Today is Waverly's last Sunday to sing as part of our church's Praise Team before she heads off to college in Lynchburg, Virginia later this week.
As you can imagine, a flood of thoughts are racing through my mind as I make a best effort to contain my emotions this morning.
I think anybody that reads this and knows me - even a little - has gotten an understanding by now of how proud I am - as well as her entire families - of Waverly. Yet she will tell you herself that she is thankful that I don't overdo it in communicating it with the world.
She is a delightful, pleasant, thoughtful, educated, talented and beautiful young woman that many people are inspired by and drawn to.
As a parent, that is what you hope for in a child. Not that they are well-liked and well-loved, but that they are respected and admired for who they are - not necessarily the things that they do.
I saw a friend last Sunday at Houston's Intercontinental Airport, upon arriving back into town from vacation, and he asked, "How did you produce such a beautiful young woman?" My only reply was, "God!"
As much as I have a hard time accepting praise for the things that I do well, I'm even more challenged in actively taking credit for things.
Of course, I've had a lot of people give me credit - as well as her Mom - for doing a good job in parenting Waverly, but I guess I just view that as something that we're supposed to do.
We're never going to be perfect as parents. I'm sure that I've made mistakes with her, but the fact that we have an incredible line of communication makes me think that if I have she has forgiven me for them.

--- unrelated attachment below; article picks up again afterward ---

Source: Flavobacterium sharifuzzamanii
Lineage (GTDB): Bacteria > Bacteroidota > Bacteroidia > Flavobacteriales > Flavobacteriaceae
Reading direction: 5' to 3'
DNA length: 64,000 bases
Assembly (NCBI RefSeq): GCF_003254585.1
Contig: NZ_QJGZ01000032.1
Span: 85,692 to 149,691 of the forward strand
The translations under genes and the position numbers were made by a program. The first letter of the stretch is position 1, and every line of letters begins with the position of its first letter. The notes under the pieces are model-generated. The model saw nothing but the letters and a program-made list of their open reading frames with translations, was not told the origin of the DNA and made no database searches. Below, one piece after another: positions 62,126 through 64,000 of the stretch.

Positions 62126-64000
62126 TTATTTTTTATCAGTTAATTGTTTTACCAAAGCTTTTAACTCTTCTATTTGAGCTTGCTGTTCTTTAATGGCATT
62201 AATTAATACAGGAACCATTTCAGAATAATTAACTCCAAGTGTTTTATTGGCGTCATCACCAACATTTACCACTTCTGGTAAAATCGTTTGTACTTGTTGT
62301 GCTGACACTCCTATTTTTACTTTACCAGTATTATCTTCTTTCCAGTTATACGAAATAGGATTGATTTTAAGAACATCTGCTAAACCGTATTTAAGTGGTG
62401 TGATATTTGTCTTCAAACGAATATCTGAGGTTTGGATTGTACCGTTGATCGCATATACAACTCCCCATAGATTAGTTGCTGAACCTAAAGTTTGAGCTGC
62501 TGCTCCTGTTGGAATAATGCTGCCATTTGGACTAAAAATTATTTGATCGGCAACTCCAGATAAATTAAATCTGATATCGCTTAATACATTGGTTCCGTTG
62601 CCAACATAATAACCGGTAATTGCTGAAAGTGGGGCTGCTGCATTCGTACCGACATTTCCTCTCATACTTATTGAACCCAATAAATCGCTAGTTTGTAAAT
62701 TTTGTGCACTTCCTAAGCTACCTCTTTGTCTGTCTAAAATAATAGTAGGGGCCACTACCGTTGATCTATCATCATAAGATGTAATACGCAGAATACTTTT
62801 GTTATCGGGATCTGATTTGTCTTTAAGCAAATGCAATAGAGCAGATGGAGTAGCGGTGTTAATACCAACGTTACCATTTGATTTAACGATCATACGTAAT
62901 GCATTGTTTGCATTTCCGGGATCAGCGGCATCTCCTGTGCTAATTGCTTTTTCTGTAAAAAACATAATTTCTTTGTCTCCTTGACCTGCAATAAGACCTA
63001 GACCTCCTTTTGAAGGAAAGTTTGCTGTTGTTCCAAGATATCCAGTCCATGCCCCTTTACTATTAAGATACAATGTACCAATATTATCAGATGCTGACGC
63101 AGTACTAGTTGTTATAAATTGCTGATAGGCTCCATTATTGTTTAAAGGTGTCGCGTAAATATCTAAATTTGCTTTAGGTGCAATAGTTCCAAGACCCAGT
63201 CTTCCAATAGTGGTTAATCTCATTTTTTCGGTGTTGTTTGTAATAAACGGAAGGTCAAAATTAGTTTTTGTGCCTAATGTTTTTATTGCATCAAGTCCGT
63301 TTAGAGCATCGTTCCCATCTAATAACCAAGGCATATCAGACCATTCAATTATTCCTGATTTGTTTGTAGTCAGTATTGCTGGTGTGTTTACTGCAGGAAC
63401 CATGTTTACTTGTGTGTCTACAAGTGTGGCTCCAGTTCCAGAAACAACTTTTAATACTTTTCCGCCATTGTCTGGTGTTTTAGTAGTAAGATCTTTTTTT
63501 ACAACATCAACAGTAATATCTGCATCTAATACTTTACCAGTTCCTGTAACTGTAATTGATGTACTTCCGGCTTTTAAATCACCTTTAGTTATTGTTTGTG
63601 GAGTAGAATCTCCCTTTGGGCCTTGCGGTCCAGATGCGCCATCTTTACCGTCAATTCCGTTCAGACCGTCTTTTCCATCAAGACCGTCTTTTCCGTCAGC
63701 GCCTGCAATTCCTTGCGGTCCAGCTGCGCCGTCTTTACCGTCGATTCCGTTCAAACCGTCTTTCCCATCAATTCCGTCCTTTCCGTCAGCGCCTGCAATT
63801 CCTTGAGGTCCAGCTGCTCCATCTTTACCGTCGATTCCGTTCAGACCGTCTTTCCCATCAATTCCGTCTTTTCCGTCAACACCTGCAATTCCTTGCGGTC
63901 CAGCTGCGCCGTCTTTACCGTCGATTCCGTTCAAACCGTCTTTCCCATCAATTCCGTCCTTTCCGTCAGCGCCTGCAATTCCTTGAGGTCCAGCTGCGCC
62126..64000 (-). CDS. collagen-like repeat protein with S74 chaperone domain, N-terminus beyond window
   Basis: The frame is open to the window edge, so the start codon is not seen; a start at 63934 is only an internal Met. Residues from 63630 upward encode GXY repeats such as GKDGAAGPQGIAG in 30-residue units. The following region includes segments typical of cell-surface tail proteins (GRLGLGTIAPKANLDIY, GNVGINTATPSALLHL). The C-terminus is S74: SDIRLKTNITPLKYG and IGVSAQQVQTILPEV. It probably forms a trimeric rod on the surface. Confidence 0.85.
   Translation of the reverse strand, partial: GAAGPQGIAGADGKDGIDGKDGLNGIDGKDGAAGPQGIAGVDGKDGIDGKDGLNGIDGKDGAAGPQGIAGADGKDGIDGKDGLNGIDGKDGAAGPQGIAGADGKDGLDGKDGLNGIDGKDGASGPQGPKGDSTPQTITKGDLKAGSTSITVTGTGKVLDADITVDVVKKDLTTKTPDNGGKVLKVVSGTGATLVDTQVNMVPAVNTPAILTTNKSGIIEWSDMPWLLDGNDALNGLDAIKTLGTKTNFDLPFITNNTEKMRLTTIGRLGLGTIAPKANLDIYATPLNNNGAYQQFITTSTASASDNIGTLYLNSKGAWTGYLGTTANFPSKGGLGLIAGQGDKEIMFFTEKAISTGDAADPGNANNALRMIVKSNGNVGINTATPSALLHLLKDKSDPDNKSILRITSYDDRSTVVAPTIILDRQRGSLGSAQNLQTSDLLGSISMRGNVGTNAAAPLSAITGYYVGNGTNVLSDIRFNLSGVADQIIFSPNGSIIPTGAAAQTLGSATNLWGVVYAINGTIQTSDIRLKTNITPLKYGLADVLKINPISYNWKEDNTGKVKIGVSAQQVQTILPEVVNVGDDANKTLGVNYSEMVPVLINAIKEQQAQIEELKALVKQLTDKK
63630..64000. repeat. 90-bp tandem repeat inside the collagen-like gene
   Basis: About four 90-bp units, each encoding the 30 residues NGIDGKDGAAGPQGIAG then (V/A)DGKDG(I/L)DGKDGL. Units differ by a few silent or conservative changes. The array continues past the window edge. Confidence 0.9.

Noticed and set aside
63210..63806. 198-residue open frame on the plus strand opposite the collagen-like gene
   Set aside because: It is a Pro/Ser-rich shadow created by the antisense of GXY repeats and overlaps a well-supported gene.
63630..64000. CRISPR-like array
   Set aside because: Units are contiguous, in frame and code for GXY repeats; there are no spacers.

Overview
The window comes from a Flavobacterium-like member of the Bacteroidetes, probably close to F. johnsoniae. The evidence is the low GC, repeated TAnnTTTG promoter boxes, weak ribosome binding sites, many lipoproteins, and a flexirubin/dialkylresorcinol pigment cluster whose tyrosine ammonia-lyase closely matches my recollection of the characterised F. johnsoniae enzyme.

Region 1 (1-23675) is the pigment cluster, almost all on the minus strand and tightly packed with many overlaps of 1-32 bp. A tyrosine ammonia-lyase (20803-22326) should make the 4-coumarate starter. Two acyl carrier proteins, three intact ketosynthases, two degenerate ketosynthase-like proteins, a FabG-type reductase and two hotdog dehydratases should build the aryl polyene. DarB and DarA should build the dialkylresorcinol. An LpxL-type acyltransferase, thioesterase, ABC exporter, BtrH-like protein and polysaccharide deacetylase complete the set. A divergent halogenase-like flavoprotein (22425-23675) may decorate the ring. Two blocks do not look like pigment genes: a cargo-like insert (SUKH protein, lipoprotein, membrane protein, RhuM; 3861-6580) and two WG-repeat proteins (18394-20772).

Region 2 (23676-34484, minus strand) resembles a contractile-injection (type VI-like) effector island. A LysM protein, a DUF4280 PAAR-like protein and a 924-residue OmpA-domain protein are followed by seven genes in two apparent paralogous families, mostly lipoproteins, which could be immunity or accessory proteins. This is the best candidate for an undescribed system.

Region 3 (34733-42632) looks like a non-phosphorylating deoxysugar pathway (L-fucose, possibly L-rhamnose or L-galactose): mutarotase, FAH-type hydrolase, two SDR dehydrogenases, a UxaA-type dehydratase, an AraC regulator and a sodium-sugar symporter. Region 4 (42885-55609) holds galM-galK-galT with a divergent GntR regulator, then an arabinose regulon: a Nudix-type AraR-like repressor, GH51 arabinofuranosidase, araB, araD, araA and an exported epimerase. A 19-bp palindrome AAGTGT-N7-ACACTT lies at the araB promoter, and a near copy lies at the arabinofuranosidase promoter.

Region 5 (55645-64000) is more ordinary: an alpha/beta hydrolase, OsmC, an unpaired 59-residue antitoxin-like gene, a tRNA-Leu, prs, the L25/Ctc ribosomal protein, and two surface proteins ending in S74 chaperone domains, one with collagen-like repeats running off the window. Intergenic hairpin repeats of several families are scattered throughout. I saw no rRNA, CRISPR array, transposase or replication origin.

On the Fourth of July, Waverly and I were invited by some very good friends of ours to go to a beach house on Jamaica Beach with them that was owned by a junior high classmate of one of them.
In the short six to seven hours that we were there, and as we were getting ready to leave, the wife who owned the beach house told me, "You did a good job in raising Waverly." One can think that any young person can act well for that short period of time, but if you know Waverly - even a little - you know that it isn't an act at all.
It is those instances where I'm just in awe of who she has become.
Yet at the same time, I'm careful not to try and project what she will become in the future. I firmly believe that only God knows that. Therefore, I choose my language carefully when discussing her future - or mine, for that matter.